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Environmental Monitoring with MAC-Enhanced Congestion Aware Routing We chose MCAR to demonstrate that the differentiated routing algorithms and MAC-layer enhancements in MCAR used for mobility support can be implemented on the current hardware. MCAR is also suited for our particular application, since the causes of changes in environmental conditions (e.g., fires) would be expected to spread and therefore be a potentially mobile source of data. To put MCAR to use, an environmental monitoring application that tracks temperature readings throughout the sensor network was augmented. Our application monitors the environment, periodically sending temperature readings (LP data) from every node to a sink at a low rate (one every few seconds). In the event that the temperature increases beyond a threshold, events are generated at a higher rate (HP data), and alarms are triggered at the sink. Additionally, nodes send information about the ambient light levels periodically (LP data). To ensure that messages are delivered to the sink in the face of node failure(s), the application uses a very simple flooding mechanism. One major challenge in the system is that nodes rapidly became congested with traffic, and often, when an alarm should be triggered, the relevant data never reach the sink. The testbed periodically simulates a temperature alarm by telling a node that its temperature is above the alarm threshold, and this alarm is transmitted to the HP sink. Alarm messages are transmitted at a frequency five times higher than that of the LP polling messages. The HP sink is in a corner of the network, and the data is delivered to it through a corridor. In this corridor, flooding is being used to propagate LP data. In case of a fire alarm, it is important to deliver the messages as soon as possible, and a static route would be inappropriate, because nodes in the congested region of the network drop far too many packets; however, routing around the region is also impossible. We also test MCAR’s ability to track moving sources by having the testbed simulate temperature alarms that traverse the edge of the network. Static HP routes such as those built by CAR will not work for varying locations of the temperature alarm, allowing the demonstration of MCAR’s flexibility. We implemented the applications described above and the MCAR combined MAC and routing algorithms with its modified RTS/CTS described in Section 3.3 in TinyOS 1 [9]. The environmental monitoring application has a timer that runs periodically. When the timer fires, the battery, light, and temperature sensors are polled, and the measurements are converted to digital values. If the temperature reading is above a user-defined threshold, which can be adjusted interactively by users via commands sent over the radio or USB backbone, the node transitions into the HP mode. Finally, the send procedure is called with the appropriate priority setting. The size of the whole application is 22 Kbytes, which can completely reside in the ROM of the sensor node. Most of the size of the application is related to the RF components and hardware management, and the MCAR modifications amount to less than 100 bytes. The primary challenge in implementing MCAR involved the strictly modular design of TinyOS. Because MCAR relies on priority information from the application layer and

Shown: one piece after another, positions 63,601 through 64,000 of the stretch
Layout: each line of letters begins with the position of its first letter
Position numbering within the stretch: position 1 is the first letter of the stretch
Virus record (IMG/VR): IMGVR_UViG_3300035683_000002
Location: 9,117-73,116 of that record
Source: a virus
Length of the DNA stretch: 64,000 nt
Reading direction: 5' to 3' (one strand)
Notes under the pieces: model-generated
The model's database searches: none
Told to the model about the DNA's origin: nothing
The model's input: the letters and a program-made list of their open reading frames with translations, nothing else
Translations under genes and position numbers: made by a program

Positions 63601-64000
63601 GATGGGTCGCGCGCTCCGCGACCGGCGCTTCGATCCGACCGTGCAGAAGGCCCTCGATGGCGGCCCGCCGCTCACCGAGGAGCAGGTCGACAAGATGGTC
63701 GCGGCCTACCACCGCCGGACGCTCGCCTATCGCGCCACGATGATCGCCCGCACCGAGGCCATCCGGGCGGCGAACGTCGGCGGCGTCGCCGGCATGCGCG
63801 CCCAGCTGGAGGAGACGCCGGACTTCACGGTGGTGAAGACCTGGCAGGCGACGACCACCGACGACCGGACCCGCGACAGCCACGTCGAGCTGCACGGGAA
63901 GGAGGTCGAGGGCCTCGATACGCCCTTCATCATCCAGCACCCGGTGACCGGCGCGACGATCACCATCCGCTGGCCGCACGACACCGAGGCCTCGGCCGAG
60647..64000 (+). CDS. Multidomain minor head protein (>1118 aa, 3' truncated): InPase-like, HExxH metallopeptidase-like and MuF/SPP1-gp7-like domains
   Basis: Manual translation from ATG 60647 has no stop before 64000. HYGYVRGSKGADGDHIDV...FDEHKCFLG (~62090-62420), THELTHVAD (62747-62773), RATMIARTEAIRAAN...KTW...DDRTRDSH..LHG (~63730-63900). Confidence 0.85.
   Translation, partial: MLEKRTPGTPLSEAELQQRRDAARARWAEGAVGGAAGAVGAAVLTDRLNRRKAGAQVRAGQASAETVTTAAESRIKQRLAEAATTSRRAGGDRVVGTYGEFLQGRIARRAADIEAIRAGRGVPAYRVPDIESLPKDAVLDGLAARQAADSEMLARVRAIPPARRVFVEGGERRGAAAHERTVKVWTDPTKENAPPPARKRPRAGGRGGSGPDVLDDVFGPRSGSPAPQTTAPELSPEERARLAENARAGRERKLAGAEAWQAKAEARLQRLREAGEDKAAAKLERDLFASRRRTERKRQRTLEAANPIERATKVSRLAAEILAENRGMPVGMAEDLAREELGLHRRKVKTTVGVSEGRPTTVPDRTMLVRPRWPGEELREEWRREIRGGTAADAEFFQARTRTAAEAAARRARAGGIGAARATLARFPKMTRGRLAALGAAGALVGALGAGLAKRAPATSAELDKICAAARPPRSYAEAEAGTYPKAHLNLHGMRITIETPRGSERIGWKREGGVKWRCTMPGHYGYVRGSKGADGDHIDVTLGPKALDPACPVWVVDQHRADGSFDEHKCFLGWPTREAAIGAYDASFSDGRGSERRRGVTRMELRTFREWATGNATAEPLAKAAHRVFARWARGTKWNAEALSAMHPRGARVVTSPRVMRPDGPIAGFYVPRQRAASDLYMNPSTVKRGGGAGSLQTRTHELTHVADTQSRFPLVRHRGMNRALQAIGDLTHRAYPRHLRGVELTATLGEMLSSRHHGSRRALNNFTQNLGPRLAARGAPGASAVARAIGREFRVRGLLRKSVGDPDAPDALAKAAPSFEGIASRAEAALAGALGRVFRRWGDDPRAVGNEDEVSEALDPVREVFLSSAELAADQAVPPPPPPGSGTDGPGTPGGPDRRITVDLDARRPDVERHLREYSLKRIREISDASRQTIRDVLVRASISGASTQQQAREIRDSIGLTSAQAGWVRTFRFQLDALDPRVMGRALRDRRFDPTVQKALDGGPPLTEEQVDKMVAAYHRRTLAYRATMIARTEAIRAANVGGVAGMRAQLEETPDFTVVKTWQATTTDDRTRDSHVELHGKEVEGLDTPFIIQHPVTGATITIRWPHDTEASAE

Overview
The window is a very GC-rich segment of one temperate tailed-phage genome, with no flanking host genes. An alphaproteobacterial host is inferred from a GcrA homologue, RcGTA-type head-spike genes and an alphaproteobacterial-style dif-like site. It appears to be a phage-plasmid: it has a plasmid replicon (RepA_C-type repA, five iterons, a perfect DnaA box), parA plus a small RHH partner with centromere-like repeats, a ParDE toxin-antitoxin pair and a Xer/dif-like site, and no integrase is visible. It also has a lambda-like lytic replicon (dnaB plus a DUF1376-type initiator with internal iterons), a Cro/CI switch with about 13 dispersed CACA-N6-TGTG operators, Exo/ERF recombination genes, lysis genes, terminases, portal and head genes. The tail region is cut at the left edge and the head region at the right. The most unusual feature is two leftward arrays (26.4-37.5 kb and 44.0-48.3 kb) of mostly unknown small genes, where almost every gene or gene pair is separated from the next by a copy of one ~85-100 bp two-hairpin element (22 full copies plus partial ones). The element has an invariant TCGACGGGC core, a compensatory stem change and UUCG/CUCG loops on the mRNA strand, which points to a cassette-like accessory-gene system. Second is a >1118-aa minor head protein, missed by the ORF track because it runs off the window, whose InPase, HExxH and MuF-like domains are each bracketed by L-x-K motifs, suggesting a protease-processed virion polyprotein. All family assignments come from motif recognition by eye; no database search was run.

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Fig. 16. Testbed: fraction of HP and LP data received versus HP traffic duty cycle.

alters both the routing and MAC layers, it was necessary to find clean ways to pass information between the layers. Additionally, the purely event-driven nature required a state-machine-style algorithm design. Fortunately, because MCAR’s mechanisms work in a top-down manner (i.e., the adaptations are driven by the application priority settings), only these priorities need to be exposed to all layers. For example, any route setup packets for an HP flow must be assigned an HP, or they risk being dropped. However, route setup in many standard protocols is not tagged with flow information. Therefore, application priorities must be used at the routing layer, and all routing mechanisms used to service an HP flow must themselves be HP. While such changes in protocols are small, in terms of code size, they are critical for protocol correctness.

5.2 Testbed Results In this section, we present results from running our application enhanced with MCAR. The network is configured with an HP sink on one edge of the network and LP sinks at two corners of the network. All nodes, except the sinks, run the monitoring application. A source is chosen as the trigger of an alarm. The first test performed involves varying the HP duty cycle in the range of [0.05, 0.95], keeping the HP data rate at a constant 5 pps and keeping the LP data rate at a constant 0.33 pps from each node. Fig. 16 shows that MCAR maintains an HP delivery rate above 90 percent while the LP data delivery rate varies between 47 percent and 60 percent. The reason that the fraction of LP data received increases as the HP duty cycle increases is that since many LP nodes are shadowed, there is less LP contention in the